from the bookkeeping it could be de
ducted reasonably that Moore's and AJor
rls" notes for $25,000 each, which had been
given for stock, were wiped out and a
surplus of $50,000 created. Mr. Schultz
said he did not know how the surplus
was created but that he had been in
structed to enter it upon the books and
had followed his orders without question.
In the examination of Mr. Schultz, John
Y. Richardson, manager for Lester, Her
rick & Herrick, accountants, sat at the
table of the prosecution. W. Ferguson,
also an accountant, sat In an advisory
capacity with Attorney Fulton and his
associates on. the Moore side.
Mr. Schultz said that a debit slip of
$35,000 marked the entry of E. E. Lytle
into the bank's affairs and that he could
not throw much light on the missing $50,
000 other than to say that amount was
withdrawn. An analytical examination of
the bank's books, he said, showed that
the money must have been withdrawn, as
the cash account showed $64,6rt less on
hand tJian the day before. He also testi
fied that the withdrawal did not come
from overdrafts, as overdrafts for $3615
less than the day before were recorded
on the day of the $50,000 withdrawal.
Jurors Take Notes.
Mr. Schultz was asked questions' re
peatedly by the Jurors, several of whom
have note books and are taking memo
randa of the testimony for future ref
erence In the Jury room. One point
brought out by the testimony of .Mr.
Schultz was the first intimation in the
trial that Moore actually knew that the
bank crash was impending. The witness,
in response to a question as to when and
how he had first become cognizant of the
(Concluded on Pa so 3.)
f)F THOSE FOOLISH
W.E5T&rfiEft5 WOULD J
lci. uj tunjersve
OULfc'N'T )3t ANY
Cl OUT THtf!S"
WIm Man of the East.
INDEX OF TODAY'S NEWS
. The Weatber.
TESTERDAT'S Maximum tenperature. 60
degrees; minimum. 47 dejrrecs.
TODAY'S Showers, probably followed . by
clearing- weather during; the afternoon:
House eliminates Speaker Cannon from rules
committee, -but refuses to depose him.
Section 1, page 1.
Speaker Cannontells House that Republi
cans have no coherent majority: refuses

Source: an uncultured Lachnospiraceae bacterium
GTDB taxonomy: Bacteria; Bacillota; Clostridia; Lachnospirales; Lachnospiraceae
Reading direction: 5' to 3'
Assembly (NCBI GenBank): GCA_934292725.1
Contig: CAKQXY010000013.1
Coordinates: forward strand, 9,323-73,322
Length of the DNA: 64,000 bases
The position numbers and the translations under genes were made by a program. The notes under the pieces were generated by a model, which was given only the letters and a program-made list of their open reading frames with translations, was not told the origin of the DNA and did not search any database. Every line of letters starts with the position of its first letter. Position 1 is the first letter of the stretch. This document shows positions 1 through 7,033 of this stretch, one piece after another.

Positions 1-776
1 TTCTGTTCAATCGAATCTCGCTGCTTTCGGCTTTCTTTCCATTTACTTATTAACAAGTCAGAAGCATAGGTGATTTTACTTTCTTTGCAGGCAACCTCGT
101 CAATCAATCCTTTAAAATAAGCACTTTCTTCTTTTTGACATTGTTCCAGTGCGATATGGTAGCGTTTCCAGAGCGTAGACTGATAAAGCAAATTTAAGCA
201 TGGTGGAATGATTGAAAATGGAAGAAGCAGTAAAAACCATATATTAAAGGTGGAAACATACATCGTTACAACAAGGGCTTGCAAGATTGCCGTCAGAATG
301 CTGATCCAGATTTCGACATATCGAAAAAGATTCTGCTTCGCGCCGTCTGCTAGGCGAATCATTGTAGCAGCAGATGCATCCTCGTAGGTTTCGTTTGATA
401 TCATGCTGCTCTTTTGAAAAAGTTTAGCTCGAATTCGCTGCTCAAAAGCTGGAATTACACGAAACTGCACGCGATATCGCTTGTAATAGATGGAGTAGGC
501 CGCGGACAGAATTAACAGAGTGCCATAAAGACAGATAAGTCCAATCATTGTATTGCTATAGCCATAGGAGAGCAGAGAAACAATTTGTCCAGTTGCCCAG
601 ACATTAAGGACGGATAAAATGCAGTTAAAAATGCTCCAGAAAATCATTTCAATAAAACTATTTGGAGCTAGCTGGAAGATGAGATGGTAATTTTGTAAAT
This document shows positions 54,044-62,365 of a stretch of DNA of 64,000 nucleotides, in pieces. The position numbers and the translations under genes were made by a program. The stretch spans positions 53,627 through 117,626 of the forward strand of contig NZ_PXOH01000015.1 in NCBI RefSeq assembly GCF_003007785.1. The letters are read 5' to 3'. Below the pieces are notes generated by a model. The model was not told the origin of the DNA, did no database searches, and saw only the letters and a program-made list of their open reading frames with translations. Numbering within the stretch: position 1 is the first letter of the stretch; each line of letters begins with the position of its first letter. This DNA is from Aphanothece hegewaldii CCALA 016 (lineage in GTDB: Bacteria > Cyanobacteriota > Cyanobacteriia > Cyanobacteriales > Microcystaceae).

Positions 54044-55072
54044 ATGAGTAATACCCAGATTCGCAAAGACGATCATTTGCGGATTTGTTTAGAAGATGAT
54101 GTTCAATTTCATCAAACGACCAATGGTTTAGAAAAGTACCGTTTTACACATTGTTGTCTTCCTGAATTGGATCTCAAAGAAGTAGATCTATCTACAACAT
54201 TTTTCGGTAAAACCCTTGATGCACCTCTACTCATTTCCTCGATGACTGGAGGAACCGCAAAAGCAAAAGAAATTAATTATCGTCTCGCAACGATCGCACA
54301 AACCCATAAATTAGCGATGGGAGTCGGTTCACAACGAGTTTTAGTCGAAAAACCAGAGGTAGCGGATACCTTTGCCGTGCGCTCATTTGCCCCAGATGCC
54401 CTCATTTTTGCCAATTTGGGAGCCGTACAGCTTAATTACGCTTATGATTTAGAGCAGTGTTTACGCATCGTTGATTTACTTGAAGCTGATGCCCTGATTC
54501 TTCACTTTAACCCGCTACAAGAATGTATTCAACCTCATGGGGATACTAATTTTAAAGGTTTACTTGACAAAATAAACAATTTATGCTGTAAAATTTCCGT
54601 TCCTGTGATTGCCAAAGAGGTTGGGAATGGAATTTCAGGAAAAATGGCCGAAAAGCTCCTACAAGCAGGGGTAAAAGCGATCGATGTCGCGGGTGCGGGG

to resign, but would welcome vote to de
pose him. Section 1. page 8.
Speaker Cannon, in ruling" our Norris reso
lution, finds precedent In act of Samuel
J. Randall in 1878. Section 1, page 8.
Mondell pigeonholes Administration conser
vation bills; President vexed by indiffer
ence of House. Section 1, page 1.
Time of decision in Government's suit
against Oregon & Washington Railroad
matetr of conjecture.. Section 1, page 2.
Rupture- between British liberals and Irish
on House of Lords issue attain threatens.
Section 1. pagre 6.
T- O'Connor says situation satisfactory:
House of Lord a doomed. Section 4. page 1.
Carnegie sitting In bellboys' row in Los An
geles hotel, clerk yells "Front"; Laird
enjoys Joke. Section 1, page 1.
New York's fine insurance Inquiry may ri
val life insurance scandal. Section 1,
Board of Election Commissioners orders ex
amination of names on anti-saloon petl
. tlon at Chicago. Section !. page 3.
... Pacific Northwest.
Mapy hpitus heirs try to get hodv of man
killed in Wellington slide; SOU. O00 estate
lures. -Section 1, page 1.
Indications good for big fruit crop in Boise
Valley. Section . page 9.
Gobi, alleged Aberdeen murderer, has hear
ing postponed to May 2. Section 1, page 6.
Ballard and Seattle merchants . making
strong fight to kill provision for 1-ake
"""'f,' canal, in rivers and har
bors bill.- Section 1. page .
Washington Capitol Commission orders sale
of timber land to build capitol. Section 1.
Walla Walla fruit crop to be bumper farm
ers compelled to reseed wheat. Section
1, page 7.,
xtaitroaa franchise , disoute tears Spokane
.... . , .-iia M.iiu may cause cause spe
cial election. Section 1, page 7.
Aged AUiany man creeps behind son as he
eats, inflicting wound with hatchet. Sec
tion 1. page 7.
Jeffries attracts much attention from
crowds; training on woodpile. Section 3
Great throngs will flock to big fight July 4.
Section 3, page 8.
Corbtat says Jeffries is rounding into good
.. form. Section 3, page y.
Petraln sizes up team from play with' White
sox. Section 3, page 1.
r. M. c. A. offers
tlon 3, page 9.'